Michael Lewis’s book Moneyball stopped me in my tracks as soon as I read about the ’5 talents’ of baseball. It forced me to ask myself two very important questions. One, did we ever get to grips with what the ‘5 talents’ of management might be? Two, has conventional management been made worse by traditional talent selection and management development? To answer these questions I decided to have a stab at what the equivalent, minimum, complete set of ’5 talents’ might be for a manager?
Here’s the list I came up with, in sequential order: -
- Analytical objective setting
- Decision making
- Planning and organising
- Monitoring, checking, feedback, listening
Now, before anyone jumps down my throat and says these are not ‘talents’ or I seem to have combined several different skills into one, or whatever other criticism you might want to throw at me, let me just make a very simple point. Whatever 5 you choose as your minimum the reason we are doing this is to go and check how good our managers are. If they do not have the ‘minimum’, or have a reasonable prospect of getting there sometime soon, they should not be a manager. If you do not accept this then the whole exercise is a waste of time anyway, regardless of which ones we choose or whether we call them skills, talents or competencies.
To answer my own question I will start with number 1 on my list – we can always change or adapt it can’t we? Isn’t this better than a dictionary of 4 zillion competence statements with different descriptors and different levels for each? Hasn’t conventional management development and ‘talent management’ completely bamboozled everyone by over-complicating what is essentially a simple set of disciplines? Should management be any more complicated than running a baseball team? Shouldn’t we just manage people according to what they are particularly good at but, when it comes to the role of ‘manager’, accept it is a bit of an all-rounder that requires an all-round combination?
If we consider the management sequence should it not always follow the one above? From analysis, to objective, to decision, to planning, to delegation, to action and finally through feedback (and learning) all the way back to the beginning again? Apply it to any managerial position you like. Managing does not start with a decision or an objective; it starts with an active mind being analytical. Whatever a manager is told to do by their boss, whatever task they have been set, whatever performance targets they have to meet, they should use their analytical power to check that what they are being asked to do is not only plausible and viable but of the right priority? An unthinking manager is an oxymoron (so is a non-evidence-based manager). Only when their own analysis of their task makes sense to them can they explain the sense of it to the people they manage. That is why analysis is always first on the minimum list but so often skipped altogether in practice.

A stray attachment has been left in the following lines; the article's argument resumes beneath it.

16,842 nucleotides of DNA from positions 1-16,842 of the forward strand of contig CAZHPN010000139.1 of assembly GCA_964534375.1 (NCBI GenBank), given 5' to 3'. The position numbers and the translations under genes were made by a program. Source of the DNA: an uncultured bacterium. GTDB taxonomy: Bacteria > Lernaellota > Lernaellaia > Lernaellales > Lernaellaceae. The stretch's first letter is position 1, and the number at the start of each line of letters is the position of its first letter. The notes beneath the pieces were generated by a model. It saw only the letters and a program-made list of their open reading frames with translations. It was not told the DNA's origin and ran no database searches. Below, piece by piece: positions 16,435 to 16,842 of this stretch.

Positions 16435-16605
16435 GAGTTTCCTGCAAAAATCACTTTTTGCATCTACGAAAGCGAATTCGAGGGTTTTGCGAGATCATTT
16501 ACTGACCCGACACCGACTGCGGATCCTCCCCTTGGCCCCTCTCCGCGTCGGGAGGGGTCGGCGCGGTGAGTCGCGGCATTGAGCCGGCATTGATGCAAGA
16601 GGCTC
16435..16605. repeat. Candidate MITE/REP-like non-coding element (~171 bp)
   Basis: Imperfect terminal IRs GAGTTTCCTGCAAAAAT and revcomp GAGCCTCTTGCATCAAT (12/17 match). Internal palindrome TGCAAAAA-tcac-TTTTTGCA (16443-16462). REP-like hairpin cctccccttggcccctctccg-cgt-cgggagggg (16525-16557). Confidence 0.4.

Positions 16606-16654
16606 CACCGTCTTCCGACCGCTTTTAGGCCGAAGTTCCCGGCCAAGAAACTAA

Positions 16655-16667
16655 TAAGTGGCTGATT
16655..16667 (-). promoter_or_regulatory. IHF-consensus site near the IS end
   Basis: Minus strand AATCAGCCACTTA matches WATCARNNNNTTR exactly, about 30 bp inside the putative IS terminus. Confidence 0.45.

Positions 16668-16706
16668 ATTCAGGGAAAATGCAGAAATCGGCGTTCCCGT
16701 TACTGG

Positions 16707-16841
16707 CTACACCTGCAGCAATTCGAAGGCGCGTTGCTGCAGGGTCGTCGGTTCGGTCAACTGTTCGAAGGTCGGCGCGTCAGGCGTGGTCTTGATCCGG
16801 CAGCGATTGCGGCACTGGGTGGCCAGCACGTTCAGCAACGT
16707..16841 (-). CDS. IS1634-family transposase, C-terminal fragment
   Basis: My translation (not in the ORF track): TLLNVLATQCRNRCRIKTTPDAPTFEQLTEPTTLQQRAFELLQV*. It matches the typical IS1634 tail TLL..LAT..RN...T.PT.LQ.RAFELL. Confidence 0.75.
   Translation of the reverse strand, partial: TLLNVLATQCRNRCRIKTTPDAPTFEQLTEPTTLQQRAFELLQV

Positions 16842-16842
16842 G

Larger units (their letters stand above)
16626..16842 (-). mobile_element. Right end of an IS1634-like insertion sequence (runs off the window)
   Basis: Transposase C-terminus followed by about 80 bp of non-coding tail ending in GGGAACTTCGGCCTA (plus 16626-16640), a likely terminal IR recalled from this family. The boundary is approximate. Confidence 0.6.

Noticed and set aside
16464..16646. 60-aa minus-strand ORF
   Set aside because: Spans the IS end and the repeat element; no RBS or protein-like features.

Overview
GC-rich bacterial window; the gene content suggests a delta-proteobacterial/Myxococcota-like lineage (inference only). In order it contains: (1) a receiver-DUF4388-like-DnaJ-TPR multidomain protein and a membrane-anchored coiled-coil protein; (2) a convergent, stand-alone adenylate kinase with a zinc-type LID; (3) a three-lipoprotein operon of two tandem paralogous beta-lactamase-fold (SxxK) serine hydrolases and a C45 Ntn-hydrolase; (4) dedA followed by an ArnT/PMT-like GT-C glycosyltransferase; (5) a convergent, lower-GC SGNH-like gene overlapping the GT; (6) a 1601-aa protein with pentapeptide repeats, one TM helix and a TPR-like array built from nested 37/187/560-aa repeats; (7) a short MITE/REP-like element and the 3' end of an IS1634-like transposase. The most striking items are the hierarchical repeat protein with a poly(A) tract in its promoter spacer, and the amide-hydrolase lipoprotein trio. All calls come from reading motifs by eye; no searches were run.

Only from there can the other talents come into play. Managers should not dither or prevaricate, even though the majority of managers are afflicted by that ailment at some time or another. A point is always reached where a decisive action has to be taken (someone should remind EU ministers and bureaucrats of this). Only when a decision has been taken can planning and organising begin. This will require the delegation of tasks and responsibilities to the most appropriately skilled people. Then by monitoring, listening and taking feedback they can check what progress is being made and manage accordingly.
We could still debate whether these are skills or talents if you want to. Pragmatically though, if they are genuinely talents, then they cannot be taught, just as I could never be taught how to pitch a baseball to the standard required of the Oakland A’s. So let’s not pretend otherwise. If they are skills then rather than focus on developing a skill (or competence) let’s just concentrate on some stats, over time, and the more stats the better. As long as they produce a meaningful track record to distinguish between those who give an impression of a being a manager and those where supporting evidence starts to stack up. Regardless of the talents or skills that any individual might possess, Billy Beane’s experience should teach us that the only track record evidence worth looking at is what ends up on the score sheet.